You know, I have to think they will inform the next record in some way. I have written the next record already. But it’s only in my head at this point. I’ve performed a lot of the songs, but I think having a focus on less production…the songs that I write lend themselves to a simple vocal with backing or just a strong beat and bass line and not a whole lot else going on. But also, I guess, it’s helped me to test out a song and see how it stands on its own, with just an acoustic guitar and me singing it.
It’s a testament to a song if it works acoustically just as well as with production.
To know that the songs are still good on their own must be rewarding.
Tapping Into Performances From the Road for Recording Inspiration
What was your pre-production like on this project?
We had our demos and Berger made a ton of lists with details and parts and everything, but the best bit that we took into the studio came from touring to SXSW last year. A lot of what we thought we knew about the music went out the window when we were playing it every night in new places to new people. The most basic, strongest elements came out; we found places to lock in, places to play. When we got back, everything felt different, less set in stone, more electric, and a week later we were tracking drums.
How did you choose the studio?
We recorded the majority of the album at GaluminumFoil Studios in Brooklyn. Mel, our keyboardist, did her band’s debut EP there a year ago, and we really liked how it felt like a hideout, a place to steal away the nights together. Gary Atturio, our friend, engineer and mixer, works there – he knew our live show and what we were going for and all that just made it the perfect spot to stomp and yell the summer into pieces together.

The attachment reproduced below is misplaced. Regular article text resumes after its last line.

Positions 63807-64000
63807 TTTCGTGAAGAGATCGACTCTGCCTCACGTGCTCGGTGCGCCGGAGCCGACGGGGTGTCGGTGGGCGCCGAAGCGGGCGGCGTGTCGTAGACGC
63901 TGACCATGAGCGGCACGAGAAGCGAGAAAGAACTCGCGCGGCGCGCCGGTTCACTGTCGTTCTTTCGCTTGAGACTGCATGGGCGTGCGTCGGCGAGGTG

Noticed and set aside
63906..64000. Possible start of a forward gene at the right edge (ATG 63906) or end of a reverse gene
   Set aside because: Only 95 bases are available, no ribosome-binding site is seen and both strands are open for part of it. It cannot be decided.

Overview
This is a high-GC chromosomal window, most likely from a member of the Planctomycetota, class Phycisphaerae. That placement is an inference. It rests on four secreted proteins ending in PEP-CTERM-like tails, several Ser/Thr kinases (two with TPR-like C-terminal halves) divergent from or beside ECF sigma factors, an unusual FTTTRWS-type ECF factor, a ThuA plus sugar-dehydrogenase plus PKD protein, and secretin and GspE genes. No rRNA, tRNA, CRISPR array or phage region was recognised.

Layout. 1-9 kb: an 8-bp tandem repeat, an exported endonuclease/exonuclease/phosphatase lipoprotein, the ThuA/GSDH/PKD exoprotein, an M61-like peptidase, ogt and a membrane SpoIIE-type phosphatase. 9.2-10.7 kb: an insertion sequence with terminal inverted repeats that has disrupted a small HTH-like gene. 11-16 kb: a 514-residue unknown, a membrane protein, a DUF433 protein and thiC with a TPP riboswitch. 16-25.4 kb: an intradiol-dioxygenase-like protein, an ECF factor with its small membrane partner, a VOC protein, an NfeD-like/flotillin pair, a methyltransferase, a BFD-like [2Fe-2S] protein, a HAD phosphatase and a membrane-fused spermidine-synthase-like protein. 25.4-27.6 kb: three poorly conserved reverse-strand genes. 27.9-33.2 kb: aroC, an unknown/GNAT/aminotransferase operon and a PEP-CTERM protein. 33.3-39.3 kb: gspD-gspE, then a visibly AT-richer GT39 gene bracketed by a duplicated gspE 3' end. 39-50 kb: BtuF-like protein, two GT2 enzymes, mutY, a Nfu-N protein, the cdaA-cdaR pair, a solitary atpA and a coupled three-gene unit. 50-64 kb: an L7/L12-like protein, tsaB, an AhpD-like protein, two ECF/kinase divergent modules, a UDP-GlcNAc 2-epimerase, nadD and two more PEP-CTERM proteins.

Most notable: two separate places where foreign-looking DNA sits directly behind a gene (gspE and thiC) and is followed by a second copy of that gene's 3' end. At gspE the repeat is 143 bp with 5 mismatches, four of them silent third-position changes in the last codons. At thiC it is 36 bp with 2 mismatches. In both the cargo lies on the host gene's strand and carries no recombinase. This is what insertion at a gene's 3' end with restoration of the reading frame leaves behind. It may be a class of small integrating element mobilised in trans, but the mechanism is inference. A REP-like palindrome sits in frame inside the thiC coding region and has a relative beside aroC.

What kind of sound were you looking for and how did you achieve it?
We throw ourselves around a lot during our live shows, and we wanted to capture that live energy in the songs, but then dress them up for prom. We recorded the majority of the drums and bass live and did a lot of group vocals yelling along with the lyrics in the background. We didn’t aim for perfection, but energy, which meant trying to get each other to laugh and react and let go a bit.
How does it compare to your last release in terms of style and the creative process?
Like comparing apples and baby wolverines. Pioneer Ghost, our first EP, was recorded right as we were coming together as a band, and it comes across a little flat by our ears. There was so much left to discover about each of those songs, but we rushed the record out. With Modern Dances, we had a lot more time with each track, and found a lot more in each to play with and live in.
Did you use any special gear or recording techniques on this one?